Then we noticed the edges of the wallpaper starting to curl, then a few days later...
Wallpaper trying to fall off the wall and being saved by a picture of a 2CV. You can't see the 2CV, it's busy saving the wallpaper.
Ah, maybe this is a problem that I need to deal with. Since this is around the chimney, we assumed that the problem would be with the lead flashing around the chimney stack, but the only way to find out was to go up there and have a look. If the chimney had been on the conservatory side of the house, that would be relatively easy, but it's not, it's on the driveway side. Luckily, our friend Jasper was happy to lend us his scaffolding tower and roof ladder.
Our neighbour suggested going into the loft to see whether there was moisture on the surface of the chimney breast up there, but after a bit of thought I decided that I'd rather go up on the roof. I hate rockwool insulation (loathe and detest) a lot more than I hate heights (not at all).
I would like to be able to show you a photo of what I found up there but my phone battery chose this time to give up the ghost, Ian refused to lend me his Blackberry, and I didn't want to carry a camera that I couldn't fit in my pocket, so you'll have to make do with a description. I found plenty of evidence for what the neighbours had told me, namely that this has been a problem for a long time - ever since the extension was built in fact.
There was plasticky sealant slathered over every conceivable gap in the brickwork, including the joins between the flashing and the chimney. It had been applied so liberally that it stood proud of the brickwork. This meant that one small fault in its adherence to the wall would allow water to flow down between the sealant and the brick, and be channeled into the gap between the bricks. I pulled a small piece out and confirmed that this was exactly what had happened - it was soaking wet and covered in moss.
Problem identified (well, a problem identified), I needed guidance on how to fix it. I consulted my trusty Readers Digest DIY manual, which had helpful instructions on how to fix various faults with flashing, including repairing the mortar where the flashing joins the brickwork, and where it's appropriate to use sealant (not in place of mortar).
We set off to buy some mortar which, since it was Sunday morning by this time, meant B&Q. By far the cheapest option per quantity of mortar would be to buy the ingredients and mix it up ourselves, but since we only needed a little and cement has a very short shelf life we went for the 'just add water' kind, though I very nearly walked out of the shop in disgust at the cutesy instructions -
Reach your right hand over your left shoulder and give yourself a hearty pat on the back.Ugh!
Having survived B&Q (which wasn't nearly as bad as it can be. The staff at the Aberystwyth branch were very friendly and helpful), I didn't manage to steel myself to get up on the roof again on Sunday (though there was some faffing about with phones and old cameras). Yesterday the weather was clear and dry so I really had no excuse. I went up in the morning to pick off all the old sealant, then again in the afternoon to insert mortar into places where there should be mortar. The second time I took a bottle brush to clear out all the moss. I've never done pointing before - where better to learn than on a chimney?
I might add that I only did one side of the chimney and the 'uphill' face as the downhill face didn't need work and I didn't think it was worth moving the ladder to get at the other side when any water that gets in there will end up a long way from the surface of the wall as it's between the old building and the extension. OK, that's not a very good argument, but it would be as much work again to do the other side and I'm not convinced it's necessary.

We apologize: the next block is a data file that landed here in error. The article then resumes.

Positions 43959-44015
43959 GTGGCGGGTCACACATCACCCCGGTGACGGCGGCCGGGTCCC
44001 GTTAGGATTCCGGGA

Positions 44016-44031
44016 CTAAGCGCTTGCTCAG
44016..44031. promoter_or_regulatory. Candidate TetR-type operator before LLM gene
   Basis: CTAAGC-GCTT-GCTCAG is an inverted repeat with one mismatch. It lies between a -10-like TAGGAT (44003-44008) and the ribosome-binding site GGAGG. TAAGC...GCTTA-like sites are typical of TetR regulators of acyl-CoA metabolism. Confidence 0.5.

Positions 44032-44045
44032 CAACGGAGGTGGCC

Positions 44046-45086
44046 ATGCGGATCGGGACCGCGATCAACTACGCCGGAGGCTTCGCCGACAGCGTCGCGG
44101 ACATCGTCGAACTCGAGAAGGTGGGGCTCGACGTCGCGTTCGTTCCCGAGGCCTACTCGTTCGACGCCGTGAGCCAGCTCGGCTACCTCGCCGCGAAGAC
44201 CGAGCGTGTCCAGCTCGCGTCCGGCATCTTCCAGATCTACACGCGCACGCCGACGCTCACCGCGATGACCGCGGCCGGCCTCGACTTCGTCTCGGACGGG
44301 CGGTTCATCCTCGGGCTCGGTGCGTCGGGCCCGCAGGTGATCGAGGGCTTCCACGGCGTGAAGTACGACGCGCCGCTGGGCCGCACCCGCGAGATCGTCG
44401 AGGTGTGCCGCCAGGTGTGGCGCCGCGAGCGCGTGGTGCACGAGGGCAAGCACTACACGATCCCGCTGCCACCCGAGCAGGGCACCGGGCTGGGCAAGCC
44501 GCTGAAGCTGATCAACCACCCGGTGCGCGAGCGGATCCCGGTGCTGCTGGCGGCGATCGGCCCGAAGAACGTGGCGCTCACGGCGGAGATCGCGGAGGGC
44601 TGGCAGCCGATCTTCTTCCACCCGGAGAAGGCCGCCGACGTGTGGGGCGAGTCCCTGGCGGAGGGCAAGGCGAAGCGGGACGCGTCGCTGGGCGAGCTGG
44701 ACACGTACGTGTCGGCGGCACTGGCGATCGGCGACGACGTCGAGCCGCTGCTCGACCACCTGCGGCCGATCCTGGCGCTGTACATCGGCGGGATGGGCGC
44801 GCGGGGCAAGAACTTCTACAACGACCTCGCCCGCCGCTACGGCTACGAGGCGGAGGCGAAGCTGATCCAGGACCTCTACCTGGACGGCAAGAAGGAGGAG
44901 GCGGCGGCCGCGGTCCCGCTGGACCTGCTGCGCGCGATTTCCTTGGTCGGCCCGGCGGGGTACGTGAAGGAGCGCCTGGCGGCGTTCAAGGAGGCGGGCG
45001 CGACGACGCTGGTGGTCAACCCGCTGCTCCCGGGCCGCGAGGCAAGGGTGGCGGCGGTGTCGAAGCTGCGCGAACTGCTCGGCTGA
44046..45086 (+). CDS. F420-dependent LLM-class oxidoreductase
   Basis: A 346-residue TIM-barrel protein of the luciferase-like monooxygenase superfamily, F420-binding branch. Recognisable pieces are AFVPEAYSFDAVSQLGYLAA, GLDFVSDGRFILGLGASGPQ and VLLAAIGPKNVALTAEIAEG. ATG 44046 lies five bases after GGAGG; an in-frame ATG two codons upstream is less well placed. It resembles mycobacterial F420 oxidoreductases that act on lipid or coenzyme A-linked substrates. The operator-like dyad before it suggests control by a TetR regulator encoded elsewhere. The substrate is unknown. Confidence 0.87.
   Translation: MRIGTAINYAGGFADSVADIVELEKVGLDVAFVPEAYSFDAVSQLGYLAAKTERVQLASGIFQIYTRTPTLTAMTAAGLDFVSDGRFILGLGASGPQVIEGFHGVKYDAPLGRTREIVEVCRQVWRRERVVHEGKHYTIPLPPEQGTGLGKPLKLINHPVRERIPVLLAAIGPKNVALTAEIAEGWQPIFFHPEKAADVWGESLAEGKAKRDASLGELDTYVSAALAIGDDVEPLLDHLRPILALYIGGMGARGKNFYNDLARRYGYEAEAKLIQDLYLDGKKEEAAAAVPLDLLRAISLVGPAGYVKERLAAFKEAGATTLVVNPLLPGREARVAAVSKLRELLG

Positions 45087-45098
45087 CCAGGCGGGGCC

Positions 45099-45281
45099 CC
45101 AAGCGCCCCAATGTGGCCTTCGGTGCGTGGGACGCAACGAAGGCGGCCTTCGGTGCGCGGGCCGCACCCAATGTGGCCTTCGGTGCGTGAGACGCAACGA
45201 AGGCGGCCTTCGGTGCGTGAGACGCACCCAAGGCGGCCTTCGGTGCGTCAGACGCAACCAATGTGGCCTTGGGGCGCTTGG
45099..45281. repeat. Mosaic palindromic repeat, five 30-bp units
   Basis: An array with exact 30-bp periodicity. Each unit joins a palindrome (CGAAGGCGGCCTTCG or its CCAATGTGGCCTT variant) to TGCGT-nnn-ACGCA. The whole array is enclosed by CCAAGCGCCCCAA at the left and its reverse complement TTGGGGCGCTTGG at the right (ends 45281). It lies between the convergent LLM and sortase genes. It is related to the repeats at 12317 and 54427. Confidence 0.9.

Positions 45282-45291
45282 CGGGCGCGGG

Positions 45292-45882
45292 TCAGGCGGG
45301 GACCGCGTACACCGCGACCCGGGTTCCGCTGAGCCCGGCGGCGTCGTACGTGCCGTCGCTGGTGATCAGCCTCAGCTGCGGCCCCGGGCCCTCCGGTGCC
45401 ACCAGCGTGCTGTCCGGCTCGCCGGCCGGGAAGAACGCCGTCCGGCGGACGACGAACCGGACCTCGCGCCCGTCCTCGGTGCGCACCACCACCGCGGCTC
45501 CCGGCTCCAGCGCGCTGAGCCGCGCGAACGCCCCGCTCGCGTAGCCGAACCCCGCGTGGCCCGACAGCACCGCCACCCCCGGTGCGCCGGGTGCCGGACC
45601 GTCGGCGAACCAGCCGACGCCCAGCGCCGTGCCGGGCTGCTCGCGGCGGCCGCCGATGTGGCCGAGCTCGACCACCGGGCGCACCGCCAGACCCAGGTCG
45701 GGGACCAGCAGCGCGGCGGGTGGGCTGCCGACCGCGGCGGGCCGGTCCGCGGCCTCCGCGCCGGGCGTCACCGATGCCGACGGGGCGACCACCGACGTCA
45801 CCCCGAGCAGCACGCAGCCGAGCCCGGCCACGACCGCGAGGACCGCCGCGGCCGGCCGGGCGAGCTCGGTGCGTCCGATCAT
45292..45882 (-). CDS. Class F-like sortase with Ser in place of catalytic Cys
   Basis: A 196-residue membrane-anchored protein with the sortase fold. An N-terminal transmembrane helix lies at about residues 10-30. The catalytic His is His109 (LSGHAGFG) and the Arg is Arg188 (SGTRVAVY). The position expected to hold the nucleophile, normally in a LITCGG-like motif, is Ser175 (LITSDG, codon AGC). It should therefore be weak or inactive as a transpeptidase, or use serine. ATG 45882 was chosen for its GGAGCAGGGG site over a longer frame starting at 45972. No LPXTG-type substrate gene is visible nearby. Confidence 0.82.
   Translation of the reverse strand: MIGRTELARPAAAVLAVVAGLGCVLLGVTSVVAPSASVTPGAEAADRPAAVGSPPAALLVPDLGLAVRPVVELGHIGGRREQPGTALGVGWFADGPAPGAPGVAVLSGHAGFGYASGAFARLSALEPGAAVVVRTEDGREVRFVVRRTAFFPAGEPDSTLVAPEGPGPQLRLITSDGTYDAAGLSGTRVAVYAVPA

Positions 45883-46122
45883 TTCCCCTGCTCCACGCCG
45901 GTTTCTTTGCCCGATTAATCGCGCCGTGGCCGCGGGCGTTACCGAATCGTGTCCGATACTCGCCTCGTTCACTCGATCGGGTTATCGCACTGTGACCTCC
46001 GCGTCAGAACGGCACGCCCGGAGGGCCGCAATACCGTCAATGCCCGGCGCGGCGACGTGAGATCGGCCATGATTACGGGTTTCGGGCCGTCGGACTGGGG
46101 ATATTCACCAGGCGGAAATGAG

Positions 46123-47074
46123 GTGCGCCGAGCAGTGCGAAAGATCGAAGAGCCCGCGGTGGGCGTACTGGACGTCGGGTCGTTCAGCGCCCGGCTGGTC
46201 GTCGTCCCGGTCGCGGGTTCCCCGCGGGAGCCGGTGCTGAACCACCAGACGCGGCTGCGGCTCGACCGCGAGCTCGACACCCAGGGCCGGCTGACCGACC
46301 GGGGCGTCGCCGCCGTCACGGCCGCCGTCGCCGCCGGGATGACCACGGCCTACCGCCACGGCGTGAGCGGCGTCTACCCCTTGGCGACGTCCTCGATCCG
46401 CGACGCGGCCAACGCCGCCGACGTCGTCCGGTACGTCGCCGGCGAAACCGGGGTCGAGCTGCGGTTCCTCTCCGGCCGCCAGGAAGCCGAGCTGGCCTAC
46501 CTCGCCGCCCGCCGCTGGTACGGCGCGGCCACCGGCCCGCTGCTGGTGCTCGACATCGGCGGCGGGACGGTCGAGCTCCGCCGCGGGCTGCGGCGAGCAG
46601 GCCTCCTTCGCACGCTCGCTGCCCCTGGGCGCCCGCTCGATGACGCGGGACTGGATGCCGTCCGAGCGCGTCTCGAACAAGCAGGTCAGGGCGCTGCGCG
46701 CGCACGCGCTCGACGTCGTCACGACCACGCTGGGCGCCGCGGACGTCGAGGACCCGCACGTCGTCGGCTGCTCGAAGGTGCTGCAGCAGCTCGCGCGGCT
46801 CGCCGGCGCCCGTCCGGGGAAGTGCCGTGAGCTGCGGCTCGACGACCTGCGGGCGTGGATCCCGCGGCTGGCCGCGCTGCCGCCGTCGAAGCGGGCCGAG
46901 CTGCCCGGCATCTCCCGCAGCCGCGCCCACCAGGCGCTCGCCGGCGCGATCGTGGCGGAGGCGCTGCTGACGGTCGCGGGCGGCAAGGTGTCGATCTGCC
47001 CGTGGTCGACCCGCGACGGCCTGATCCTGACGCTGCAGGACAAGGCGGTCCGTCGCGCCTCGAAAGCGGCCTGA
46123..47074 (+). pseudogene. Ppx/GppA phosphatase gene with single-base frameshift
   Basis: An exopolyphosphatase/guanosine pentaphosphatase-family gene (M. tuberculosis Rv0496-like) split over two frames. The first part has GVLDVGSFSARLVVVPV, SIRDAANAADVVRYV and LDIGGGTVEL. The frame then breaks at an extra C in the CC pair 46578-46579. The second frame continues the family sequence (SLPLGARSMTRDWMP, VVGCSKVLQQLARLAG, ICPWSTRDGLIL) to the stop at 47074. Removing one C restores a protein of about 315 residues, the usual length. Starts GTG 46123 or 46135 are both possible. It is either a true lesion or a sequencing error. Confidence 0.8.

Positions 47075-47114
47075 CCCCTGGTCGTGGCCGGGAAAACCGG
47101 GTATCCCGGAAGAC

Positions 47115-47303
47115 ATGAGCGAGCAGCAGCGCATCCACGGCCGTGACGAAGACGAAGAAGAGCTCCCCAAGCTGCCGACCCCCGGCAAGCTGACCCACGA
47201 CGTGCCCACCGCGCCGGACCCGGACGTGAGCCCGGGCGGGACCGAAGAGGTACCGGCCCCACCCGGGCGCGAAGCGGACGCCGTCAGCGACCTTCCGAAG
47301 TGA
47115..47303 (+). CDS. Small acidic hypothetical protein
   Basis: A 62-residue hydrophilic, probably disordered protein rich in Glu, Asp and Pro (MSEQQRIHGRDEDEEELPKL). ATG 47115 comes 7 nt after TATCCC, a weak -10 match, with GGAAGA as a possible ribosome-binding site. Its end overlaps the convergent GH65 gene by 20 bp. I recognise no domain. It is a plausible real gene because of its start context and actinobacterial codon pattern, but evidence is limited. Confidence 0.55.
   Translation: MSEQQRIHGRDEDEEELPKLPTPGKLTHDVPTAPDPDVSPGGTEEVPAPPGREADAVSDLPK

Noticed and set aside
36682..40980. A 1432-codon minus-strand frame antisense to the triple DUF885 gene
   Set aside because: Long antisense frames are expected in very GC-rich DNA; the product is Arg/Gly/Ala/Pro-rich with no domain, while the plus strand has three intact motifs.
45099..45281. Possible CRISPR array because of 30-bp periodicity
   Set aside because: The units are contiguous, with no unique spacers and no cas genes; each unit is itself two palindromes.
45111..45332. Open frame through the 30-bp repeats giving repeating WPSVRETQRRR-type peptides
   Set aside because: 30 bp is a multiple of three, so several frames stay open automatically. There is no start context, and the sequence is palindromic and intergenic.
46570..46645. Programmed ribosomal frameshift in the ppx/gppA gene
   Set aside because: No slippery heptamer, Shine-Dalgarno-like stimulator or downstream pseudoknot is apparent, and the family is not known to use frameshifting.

Even after applying the mortar, the job wasn't quite finished. I'd bent some of the lead away from the bricks so I could get at the mortar gaps behind it, then wasn't sure what to do with them afterwards. It seemed wrong to fill a gap with wet stuff then immediately cover it up with a waterproof sheet, but on the other hand, how long does mortar take to dry? I couldn't leave them sticking out for weeks, so I compromised and left it overnight, in which time it hailed three times.
This morning, I went up again to put the lead flashing back in place, and to clear up the mess. I had dropped rather a lot of mortar all over the roof. Ian was out so I let the neighbours know what I was doing. They promised to listen out for a scream. In spite of the wooden boards now being wet and slippery, that task passed uneventfully and I was able to assure the neighbours that they wouldn't need to call an ambulance after all. All that remained was to take down the ladder and scaffolding, which was a two person job, so I had to wait for Ian to get home.
I just broke off from blogging to catch a break between hail showers and go and do that. We were just manhandling the ladder down to the ground when it hailed again. Meanwhile, with all that climbing up and down a wobbly scaffolding tower (never mind the roof ladder - that tower is the scary bit), the muscles in my legs were aching and getting pretty wobbly too. At one point I was standing on a slippery board with wobbly legs, high enough to look into our upstairs window, and realised I'd have to sit down on that freezing, wet board for safety's sake. This part of the job was not fun.
Still, the job is now done and we can return Jasper's ladder and scaffolding. I feel quite pleased with myself, but it would be nice to know whether I've actually solved the damp problem. I guess I'll just have to wait and see.